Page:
CAPE TOWN – South African Airways will fly 23 percent fewer flights by the end of the year as it retires five aircraft, the national carrier said on Wednesday, part of a revamp aimed at returning to profit.
Loss-making SAA, which flies one of Africa’s largest fleets, received state funds in July to help it repay debts. It also depends on government debt guarantees of about 20 billion rand ($1.5 billion).
South Africa’s Treasury is considering a 13 billion rand bailout to keep SAA going as bankruptcy could hurt an economy already reduced to “junk” status by ratings agencies Fitch and S&P Global Ratings.
“One narrow-body aircraft has left the fleet, with four more expected to leave the fleet by December 2017,” acting chief executive Musa Zwane told a parliamentary committee.
Zwane said the impact of the reduced flights would mostly be felt among domestic passengers, although regional and international routes will also be affected.
As part of its turnaround strategy, he said the airline was making good progress in bringing down operational and aircraft maintenance costs.
However, liquidity constraints and exposure to volatile currency exchange rates remained a challenge, he said.
“So far there is a positive contribution by the initiatives that we have started and we are on the right footing,” he said.
The Treasury last month appointed Vodacom Group executive Vuyani Jarana as SAA chief executive. He is the first permanent leader at SAA for two years.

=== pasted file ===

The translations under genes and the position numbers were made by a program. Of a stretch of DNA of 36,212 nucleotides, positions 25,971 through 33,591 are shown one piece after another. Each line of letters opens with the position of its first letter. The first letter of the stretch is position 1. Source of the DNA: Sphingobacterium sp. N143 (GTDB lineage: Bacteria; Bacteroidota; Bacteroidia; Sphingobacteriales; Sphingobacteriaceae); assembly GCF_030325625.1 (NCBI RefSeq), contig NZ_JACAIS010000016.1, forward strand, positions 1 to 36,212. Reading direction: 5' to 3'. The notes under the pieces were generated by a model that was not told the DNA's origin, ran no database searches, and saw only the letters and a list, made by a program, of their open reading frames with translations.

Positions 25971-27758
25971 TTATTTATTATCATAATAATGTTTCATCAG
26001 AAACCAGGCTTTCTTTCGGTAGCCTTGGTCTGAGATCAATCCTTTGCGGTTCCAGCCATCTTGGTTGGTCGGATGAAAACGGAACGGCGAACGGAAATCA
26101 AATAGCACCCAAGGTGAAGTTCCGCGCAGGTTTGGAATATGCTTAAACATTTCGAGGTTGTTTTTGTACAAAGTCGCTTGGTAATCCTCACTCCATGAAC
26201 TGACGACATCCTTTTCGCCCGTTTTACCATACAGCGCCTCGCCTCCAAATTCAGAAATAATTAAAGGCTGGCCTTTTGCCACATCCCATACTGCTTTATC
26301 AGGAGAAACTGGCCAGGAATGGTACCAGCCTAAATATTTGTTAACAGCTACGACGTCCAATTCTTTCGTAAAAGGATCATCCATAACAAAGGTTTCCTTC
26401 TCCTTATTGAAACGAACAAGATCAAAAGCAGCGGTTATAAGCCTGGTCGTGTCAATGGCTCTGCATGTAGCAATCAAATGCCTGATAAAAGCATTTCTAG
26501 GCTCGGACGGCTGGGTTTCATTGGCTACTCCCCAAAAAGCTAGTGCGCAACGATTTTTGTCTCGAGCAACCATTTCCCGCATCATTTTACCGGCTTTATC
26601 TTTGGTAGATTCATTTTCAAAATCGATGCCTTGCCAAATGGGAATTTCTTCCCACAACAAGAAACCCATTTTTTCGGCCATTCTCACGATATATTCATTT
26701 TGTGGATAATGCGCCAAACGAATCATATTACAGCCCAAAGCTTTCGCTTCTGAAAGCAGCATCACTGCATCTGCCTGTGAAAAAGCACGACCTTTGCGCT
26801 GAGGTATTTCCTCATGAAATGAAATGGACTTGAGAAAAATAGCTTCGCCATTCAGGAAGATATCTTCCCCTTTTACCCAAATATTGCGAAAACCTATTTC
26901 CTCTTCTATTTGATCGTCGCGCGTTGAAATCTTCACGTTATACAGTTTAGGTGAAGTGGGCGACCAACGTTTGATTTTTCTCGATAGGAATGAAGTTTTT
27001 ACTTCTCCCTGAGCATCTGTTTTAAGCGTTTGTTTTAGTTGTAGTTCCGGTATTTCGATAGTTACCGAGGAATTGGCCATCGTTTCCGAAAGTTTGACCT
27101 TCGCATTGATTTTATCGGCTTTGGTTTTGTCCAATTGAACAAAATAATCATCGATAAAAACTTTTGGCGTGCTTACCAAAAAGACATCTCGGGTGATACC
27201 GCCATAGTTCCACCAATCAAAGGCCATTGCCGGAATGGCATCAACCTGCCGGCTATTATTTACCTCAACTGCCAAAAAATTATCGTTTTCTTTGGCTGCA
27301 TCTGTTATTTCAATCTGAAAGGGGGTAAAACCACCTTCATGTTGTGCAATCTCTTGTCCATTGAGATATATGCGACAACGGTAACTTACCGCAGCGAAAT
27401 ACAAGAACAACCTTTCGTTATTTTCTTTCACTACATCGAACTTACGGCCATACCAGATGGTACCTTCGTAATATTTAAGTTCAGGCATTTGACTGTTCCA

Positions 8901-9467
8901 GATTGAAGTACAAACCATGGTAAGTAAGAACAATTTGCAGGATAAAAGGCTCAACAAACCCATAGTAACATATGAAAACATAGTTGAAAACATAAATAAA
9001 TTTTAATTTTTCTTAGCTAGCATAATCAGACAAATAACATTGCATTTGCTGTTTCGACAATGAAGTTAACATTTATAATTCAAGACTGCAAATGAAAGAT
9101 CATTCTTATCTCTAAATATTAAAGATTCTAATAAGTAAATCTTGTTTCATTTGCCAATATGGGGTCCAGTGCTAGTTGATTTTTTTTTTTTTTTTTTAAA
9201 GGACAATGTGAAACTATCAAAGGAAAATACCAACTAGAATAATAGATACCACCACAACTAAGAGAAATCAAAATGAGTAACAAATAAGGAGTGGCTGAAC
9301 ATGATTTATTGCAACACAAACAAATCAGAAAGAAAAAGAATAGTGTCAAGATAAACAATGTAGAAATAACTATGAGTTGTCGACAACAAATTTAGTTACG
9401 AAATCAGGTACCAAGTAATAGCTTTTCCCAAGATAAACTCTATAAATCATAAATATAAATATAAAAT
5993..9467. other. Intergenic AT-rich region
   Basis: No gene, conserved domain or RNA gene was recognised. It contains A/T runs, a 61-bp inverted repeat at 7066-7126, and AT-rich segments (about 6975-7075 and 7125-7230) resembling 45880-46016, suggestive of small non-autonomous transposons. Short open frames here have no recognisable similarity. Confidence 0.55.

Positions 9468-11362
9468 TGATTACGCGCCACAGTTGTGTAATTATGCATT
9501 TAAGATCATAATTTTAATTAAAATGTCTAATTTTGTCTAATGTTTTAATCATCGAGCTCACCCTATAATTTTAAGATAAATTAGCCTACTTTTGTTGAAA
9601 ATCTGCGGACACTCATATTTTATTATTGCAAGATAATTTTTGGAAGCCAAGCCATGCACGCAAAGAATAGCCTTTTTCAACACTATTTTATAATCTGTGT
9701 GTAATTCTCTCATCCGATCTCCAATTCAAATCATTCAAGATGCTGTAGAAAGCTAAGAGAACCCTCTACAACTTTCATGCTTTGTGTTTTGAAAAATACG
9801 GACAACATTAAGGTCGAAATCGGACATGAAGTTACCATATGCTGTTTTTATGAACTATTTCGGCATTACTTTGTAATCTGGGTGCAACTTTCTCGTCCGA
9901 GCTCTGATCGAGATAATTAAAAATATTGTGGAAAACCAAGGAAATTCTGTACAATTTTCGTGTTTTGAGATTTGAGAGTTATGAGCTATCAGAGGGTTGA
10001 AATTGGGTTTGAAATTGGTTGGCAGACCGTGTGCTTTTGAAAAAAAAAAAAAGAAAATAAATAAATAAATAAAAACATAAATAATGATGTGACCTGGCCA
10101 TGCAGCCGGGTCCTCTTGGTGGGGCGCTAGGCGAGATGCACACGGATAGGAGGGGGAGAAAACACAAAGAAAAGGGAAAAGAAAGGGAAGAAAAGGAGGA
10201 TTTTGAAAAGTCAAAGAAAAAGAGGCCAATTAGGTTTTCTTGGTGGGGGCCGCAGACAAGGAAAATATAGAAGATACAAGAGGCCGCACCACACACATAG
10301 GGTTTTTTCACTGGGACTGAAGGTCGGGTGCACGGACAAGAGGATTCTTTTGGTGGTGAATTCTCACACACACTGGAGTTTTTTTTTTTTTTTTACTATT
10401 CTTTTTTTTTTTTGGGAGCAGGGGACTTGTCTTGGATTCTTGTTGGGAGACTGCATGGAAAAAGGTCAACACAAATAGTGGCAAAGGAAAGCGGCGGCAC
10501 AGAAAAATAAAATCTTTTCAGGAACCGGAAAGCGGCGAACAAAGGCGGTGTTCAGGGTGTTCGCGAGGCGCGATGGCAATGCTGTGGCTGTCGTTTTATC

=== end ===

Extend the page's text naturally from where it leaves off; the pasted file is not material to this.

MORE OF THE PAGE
The deputy minister of finance told Reuters there was a “strong possibility” that Jarana will take up his new role by 1 November.
South Africa’s cabinet is considering selling its stake in landline provider Telkom, where government holds a 39 percent stake, to help raise 10 billion rand to cover a large part of SAA’s total 13 billion rand bailout.
National Treasury director-general Dondo Mogajane told reporters they were planning to bring a special appropriation bill for 10 billion rand to parliament within a month.
“That is the plan,” he said.
Treasury officials said discussions were continuing with lenders ahead of a Sept. 30 deadline when debts of around 6.8 billion rand are due to mature.
In July, the airline was provided state funds to repay loans of about 2.3 billion rand to Standard Chartered.
SAA is now in talks to make an initial part-payment on 1.8 billion rand owed to Citibank and help stave off a default by month-end, Mogajane said earlier.
“Currently, most of them are prepared to roll over and the issue is up to when,” Mogajane said in relation to nine other lenders owed money by SAA.
SAA Chief Financial Officer Phumeza Nhantsi said they were negotiating to have the loans extended by at least 18 months.